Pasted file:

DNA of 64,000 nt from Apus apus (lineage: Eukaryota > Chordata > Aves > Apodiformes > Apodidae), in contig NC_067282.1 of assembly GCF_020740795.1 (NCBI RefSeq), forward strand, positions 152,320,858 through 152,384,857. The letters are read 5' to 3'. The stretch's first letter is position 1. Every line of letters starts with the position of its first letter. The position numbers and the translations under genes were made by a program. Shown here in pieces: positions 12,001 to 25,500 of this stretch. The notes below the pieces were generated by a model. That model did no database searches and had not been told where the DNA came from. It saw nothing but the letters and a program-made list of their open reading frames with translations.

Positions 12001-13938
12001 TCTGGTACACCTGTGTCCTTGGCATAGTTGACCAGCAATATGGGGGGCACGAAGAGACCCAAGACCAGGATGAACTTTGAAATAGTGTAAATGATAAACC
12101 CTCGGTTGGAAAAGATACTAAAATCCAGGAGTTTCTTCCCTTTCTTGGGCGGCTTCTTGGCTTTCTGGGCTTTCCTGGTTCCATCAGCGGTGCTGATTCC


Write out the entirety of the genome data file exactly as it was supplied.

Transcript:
DNA of 64,000 nt from Apus apus (lineage: Eukaryota > Chordata > Aves > Apodiformes > Apodidae), in contig NC_067282.1 of assembly GCF_020740795.1 (NCBI RefSeq), forward strand, positions 152,320,858 through 152,384,857. The letters are read 5' to 3'. The stretch's first letter is position 1. Every line of letters starts with the position of its first letter. The position numbers and the translations under genes were made by a program. Shown here in pieces: positions 12,001 to 25,500 of this stretch. The notes below the pieces were generated by a model. That model did no database searches and had not been told where the DNA came from. It saw nothing but the letters and a program-made list of their open reading frames with translations.

Positions 12001-13938
12001 TCTGGTACACCTGTGTCCTTGGCATAGTTGACCAGCAATATGGGGGGCACGAAGAGACCCAAGACCAGGATGAACTTTGAAATAGTGTAAATGATAAACC
12101 CTCGGTTGGAAAAGATACTAAAATCCAGGAGTTTCTTCCCTTTCTTGGGCGGCTTCTTGGCTTTCTGGGCTTTCCTGGTTCCATCAGCGGTGCTGATTCC